Women could do that...

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The Independent Online
What do train and bus drivers, telephone linemen and electrical engineers have in common? They're all blokes, bar a few exceptions, and there are not enough of them. Which is why, when Opportunity 2000 - the business-led campaign promoting women's development at work - held its awards ceremony last week it singled out initiatives by employers that were encouraging women to enter non-traditional employment.

South Wales Police Force, for example, found its 180-strong firearms department had just five women and surveyed potential female recruits to find out why. The problem, says Emma Mills, its equal opportunities adviser, was one of perception. Women felt they would be unwelcome. A number of firearms awareness days helped to dispel this prejudice and to highlight practical measures that needed taking - acquiring smaller weapons and better fitting body armour, and modifying the fitness test.

This example of marketing to get women to apply for jobs traditionally seen as exclusively or predominantly male, has applications in almost any industry where skilled recruits are at a premium. In the case of Newcastle- based bus company, Go North East, customer research showing that 70 per cent of its passengers were women and that women bus drivers were regarded as more considerate of customer needs persuaded the company to target female applicants.

When it approached the job centre, it found that staff and clients tended to rule out the idea of women bus drivers. So the company ran a series of taster days for employed women, including those attending a local authority- run, back-to-work programme. Two attendees are already driving, and that is just the start, says Madi Pilgrim, Go North East's operations Manager. One problem, however, is finding confident drivers; many women, although they are licence holders, are inexperienced because husbands tend to have first call on the family car.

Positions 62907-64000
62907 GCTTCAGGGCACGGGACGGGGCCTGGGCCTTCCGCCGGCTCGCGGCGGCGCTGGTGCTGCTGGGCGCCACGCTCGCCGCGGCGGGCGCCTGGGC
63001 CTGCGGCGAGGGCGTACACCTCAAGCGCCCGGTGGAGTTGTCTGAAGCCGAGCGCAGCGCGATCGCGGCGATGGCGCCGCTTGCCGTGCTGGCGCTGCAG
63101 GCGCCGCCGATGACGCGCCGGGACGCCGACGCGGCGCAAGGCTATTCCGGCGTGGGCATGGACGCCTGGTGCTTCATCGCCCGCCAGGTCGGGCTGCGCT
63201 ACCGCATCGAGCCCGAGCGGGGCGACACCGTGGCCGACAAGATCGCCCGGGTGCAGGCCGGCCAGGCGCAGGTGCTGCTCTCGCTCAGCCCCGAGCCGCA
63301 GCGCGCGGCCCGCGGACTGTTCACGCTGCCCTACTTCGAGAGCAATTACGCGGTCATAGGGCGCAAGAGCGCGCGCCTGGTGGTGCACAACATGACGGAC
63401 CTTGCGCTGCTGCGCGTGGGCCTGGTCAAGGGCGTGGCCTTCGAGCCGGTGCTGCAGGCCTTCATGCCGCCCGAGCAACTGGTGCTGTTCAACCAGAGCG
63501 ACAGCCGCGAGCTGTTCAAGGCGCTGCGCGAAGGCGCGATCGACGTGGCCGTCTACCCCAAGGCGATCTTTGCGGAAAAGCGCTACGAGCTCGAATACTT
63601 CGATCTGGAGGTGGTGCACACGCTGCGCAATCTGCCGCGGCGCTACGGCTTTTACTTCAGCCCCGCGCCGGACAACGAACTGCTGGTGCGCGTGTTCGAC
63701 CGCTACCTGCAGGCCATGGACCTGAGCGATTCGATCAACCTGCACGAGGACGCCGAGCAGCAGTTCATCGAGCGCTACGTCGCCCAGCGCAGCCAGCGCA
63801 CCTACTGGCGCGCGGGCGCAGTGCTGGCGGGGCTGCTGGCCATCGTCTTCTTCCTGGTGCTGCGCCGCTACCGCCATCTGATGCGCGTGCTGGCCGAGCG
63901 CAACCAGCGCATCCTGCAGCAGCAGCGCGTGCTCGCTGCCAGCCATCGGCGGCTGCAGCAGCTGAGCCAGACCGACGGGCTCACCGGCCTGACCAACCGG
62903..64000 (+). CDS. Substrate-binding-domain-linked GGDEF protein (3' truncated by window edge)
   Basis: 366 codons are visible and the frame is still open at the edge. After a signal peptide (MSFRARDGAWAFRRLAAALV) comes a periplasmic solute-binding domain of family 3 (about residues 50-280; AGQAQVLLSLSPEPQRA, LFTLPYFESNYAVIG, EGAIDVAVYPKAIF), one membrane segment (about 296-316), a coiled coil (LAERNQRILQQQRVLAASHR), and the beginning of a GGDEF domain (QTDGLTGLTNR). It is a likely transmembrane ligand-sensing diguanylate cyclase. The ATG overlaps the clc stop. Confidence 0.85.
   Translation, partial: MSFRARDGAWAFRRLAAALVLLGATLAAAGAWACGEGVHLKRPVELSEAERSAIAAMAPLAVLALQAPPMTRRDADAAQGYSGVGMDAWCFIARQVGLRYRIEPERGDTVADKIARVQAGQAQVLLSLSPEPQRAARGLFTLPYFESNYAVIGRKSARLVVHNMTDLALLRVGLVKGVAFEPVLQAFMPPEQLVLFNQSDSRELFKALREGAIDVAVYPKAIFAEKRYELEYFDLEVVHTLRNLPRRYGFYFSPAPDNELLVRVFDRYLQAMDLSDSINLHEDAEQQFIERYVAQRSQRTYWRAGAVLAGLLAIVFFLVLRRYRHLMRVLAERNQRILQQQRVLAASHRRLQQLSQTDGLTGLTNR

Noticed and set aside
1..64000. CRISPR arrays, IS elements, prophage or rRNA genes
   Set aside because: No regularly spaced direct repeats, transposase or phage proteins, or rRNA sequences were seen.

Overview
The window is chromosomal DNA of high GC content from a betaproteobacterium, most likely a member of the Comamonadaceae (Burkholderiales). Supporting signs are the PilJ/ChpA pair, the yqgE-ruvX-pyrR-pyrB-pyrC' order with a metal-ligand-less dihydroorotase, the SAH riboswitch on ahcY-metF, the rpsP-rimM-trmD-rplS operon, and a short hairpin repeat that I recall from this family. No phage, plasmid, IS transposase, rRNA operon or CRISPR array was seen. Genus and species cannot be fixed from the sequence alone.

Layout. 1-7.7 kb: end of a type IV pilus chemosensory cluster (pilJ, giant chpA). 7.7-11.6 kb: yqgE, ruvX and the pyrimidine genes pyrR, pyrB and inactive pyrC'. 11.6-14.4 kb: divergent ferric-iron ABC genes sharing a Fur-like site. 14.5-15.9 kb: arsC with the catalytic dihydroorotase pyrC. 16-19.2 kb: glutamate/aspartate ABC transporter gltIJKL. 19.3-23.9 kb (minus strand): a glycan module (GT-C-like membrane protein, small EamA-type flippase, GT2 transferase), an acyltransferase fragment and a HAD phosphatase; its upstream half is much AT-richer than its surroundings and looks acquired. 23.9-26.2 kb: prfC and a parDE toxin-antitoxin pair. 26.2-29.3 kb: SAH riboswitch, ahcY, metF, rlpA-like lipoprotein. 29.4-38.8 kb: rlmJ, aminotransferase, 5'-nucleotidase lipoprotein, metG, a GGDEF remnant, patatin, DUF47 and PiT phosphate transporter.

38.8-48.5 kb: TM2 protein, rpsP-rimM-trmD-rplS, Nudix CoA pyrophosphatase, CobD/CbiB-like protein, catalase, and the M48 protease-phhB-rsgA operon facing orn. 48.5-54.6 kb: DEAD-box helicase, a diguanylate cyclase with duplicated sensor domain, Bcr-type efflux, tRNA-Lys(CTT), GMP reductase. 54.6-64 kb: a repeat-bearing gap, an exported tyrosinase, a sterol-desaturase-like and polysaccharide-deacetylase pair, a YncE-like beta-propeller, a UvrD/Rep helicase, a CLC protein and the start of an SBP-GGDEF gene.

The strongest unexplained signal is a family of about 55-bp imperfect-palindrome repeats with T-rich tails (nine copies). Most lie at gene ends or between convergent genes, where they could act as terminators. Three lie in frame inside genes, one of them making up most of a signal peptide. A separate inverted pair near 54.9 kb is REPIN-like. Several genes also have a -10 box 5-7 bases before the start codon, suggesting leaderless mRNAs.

A newly articulated customer focus was the driving force behind another initiative, which like those above was shortlisted by Opportunity 2000, run by Northern Ireland Electricity (NIE). Some 18 per cent of NIE's workers are women but the majority are clerks at HQ with little day-to-day knowledge of the operational side of the business, even though many are handling calls from customers and arranging engineering call-outs. In order to improve their prospects for promotion, it was realised, they needed to familiarise themselves with the sharp end of the business, to work from one of the 28 local offices, alongside the engineers, and to get a better technical knowledge.

As well as attending Springboard classes (a management programme to boost confidence), and going on awareness raising and try-it-and-see days at local operational centres, female staff also attended cable-laying and fault-identification lectures. Over 300 women have taken part and the payback has been remarkable, says Myran Pollock, equality and services manager. Women are now more visible across the organisation and working relationships between engineers and support staff have improved; the (male) engineers were made to feel more valued, because of the interest shown in their work, and support staff felt more comfortable taking down technical details.